As competition intensifies and as one of the most important players in the service industry today, Islamic banking is no longer regarded as a business entity striving to fulfill only the religious obligations of the Muslim community, but more significantly as a business that ought to be as competitive as conventional banking.
This necessitates Islamic financial institutions to really understand the needs of their customers towards Islamic banking services. In Malaysia, customers’ positive perception towards Islamic banking is far more crucial mainly due to the fact that Islamic banks have to compete with the dominant and long established conventional banks in a dual-banking system, since 1983 (Asyraf, 2007).
In the context of Malaysia it has been more than two decades now, ever since Islamic banking was launched in Malaysia, way back in 1983, when Bank Islam Malaysia Berhad (BIMB) first commenced its operations (BNM, 2005). And it is the aspiration of the Malaysian government to have a strong Islamic banking industry capturing 20 percent of market share of financing and deposits in the Malaysian financial industry by 2010 (Aziz ZA, 2005).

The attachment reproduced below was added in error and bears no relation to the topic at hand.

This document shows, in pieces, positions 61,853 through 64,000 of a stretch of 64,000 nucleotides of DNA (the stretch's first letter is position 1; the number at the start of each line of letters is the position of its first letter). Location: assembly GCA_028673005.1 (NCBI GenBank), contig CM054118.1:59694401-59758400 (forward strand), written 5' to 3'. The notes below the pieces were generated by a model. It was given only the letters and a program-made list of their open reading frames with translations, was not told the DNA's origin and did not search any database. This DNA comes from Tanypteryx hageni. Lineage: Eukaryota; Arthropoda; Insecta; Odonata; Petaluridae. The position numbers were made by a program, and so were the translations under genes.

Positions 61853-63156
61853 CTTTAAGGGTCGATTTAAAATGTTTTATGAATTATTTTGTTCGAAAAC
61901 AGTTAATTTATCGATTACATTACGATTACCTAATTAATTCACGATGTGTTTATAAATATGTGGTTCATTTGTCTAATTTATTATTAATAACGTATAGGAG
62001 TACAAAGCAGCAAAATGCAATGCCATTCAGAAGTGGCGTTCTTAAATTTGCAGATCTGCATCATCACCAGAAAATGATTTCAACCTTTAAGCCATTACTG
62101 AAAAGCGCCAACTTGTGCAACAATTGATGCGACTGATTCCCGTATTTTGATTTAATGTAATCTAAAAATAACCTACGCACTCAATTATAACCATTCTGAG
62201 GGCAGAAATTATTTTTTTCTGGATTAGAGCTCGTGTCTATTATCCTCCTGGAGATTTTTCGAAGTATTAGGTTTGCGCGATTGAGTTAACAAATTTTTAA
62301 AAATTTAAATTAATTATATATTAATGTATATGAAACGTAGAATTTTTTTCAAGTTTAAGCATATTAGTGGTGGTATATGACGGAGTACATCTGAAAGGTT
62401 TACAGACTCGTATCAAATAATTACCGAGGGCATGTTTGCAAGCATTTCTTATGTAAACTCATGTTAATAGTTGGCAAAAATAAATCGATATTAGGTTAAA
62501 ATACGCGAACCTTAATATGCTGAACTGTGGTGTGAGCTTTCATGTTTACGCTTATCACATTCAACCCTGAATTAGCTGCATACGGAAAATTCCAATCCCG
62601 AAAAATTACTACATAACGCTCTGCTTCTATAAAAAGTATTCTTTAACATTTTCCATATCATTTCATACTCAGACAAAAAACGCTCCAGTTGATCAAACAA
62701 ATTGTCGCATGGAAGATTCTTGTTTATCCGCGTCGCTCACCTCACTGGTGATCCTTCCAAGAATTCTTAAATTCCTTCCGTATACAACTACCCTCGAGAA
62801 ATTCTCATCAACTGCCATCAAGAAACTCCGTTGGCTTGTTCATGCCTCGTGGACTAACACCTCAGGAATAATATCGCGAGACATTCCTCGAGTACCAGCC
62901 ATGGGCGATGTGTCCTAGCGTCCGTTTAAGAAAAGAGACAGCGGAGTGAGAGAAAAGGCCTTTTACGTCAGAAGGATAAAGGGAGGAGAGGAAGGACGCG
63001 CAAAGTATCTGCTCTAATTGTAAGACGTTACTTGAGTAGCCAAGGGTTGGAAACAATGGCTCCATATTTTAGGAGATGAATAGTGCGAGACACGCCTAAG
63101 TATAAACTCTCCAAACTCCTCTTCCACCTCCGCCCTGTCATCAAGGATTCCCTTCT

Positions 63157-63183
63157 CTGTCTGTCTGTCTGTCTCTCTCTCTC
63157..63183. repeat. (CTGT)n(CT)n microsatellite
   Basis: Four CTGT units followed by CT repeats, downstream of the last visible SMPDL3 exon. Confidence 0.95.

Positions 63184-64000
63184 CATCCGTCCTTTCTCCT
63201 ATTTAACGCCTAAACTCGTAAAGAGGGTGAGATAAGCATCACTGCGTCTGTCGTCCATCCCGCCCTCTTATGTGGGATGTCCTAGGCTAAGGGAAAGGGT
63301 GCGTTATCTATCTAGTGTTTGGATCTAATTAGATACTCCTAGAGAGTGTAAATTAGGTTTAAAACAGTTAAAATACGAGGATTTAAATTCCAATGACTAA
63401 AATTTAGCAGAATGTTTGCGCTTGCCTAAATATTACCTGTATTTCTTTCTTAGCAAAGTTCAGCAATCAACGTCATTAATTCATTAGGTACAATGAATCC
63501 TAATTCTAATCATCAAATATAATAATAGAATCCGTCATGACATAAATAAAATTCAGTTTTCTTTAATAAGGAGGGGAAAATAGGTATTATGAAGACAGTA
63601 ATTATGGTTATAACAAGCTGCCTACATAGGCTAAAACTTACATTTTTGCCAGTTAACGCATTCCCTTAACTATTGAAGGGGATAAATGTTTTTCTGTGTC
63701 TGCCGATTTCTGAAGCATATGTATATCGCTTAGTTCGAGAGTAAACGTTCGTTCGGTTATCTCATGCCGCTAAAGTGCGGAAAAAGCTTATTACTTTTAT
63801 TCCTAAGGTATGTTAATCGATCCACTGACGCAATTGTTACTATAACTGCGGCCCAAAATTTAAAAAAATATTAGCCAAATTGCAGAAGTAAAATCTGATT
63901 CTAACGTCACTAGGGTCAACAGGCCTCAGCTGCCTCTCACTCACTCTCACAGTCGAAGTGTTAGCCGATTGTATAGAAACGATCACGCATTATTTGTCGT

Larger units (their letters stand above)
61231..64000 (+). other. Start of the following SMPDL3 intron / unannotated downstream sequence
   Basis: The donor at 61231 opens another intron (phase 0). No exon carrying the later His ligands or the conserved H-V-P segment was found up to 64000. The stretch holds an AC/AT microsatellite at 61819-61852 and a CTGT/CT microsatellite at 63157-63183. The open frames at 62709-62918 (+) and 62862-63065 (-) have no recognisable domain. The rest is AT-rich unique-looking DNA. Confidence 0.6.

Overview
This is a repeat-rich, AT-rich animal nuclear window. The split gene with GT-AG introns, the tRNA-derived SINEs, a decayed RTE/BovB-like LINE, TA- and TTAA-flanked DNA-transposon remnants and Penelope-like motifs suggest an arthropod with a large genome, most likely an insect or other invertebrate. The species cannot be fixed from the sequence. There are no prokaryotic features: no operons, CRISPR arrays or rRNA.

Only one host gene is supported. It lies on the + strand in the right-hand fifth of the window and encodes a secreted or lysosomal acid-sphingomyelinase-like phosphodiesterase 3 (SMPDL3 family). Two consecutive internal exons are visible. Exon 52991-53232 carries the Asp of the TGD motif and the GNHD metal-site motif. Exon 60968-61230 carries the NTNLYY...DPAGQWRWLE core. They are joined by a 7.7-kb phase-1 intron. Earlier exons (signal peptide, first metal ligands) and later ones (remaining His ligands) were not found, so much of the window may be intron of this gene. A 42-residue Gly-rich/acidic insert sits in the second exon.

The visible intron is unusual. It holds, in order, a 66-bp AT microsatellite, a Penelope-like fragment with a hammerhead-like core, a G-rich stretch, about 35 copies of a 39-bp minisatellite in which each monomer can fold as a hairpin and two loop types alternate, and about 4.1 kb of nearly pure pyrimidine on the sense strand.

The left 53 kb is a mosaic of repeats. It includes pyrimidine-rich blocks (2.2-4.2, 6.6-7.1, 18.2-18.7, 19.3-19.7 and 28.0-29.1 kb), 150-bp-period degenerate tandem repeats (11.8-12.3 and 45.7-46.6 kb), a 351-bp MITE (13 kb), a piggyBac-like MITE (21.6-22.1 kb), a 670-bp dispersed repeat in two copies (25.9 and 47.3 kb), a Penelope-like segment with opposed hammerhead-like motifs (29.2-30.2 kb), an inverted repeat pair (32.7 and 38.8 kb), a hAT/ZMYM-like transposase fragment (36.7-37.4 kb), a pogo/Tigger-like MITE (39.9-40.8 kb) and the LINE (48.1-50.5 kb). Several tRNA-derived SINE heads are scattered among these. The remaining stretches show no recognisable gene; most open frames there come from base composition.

However, the market share of Islamic assets, deposits and financing as of year 2008, stood at only 15.4 percent, 14.02 percent and 13.96 percent of the industry’s total, despite being in operation for the past twenty five years (BNM, 2008). Undoubtedly, it is a growing market but the growth is slow compared to some countries like Bahrain and Bangladesh which already have exceeded 20 percent of market share in terms of assets, deposits and financing.
Moreover, Bahrain and Bangladesh also practice a dual banking system like Malaysia where, Islamic and conventional banking co-exist, but these countries have successfully captured substantial market share compared to Malaysia. Bahrain which entered into Islamic banking system in 1978 (Bahrain Islamic Bank), has emerged into a leading Global Islamic financial centre in the Middle East within two decades of its existence (BMA, 2007).
Today Bahrain has the highest concentration of Islamic financial institutions than any other country. There are 187 banks operating in Bahrain of which 24 are Islamic banks and it has successfully captured, market share of 32 percent in terms of assets, 29 percent in terms of financing and 37 percent of deposits, respectively (BMA, 2007).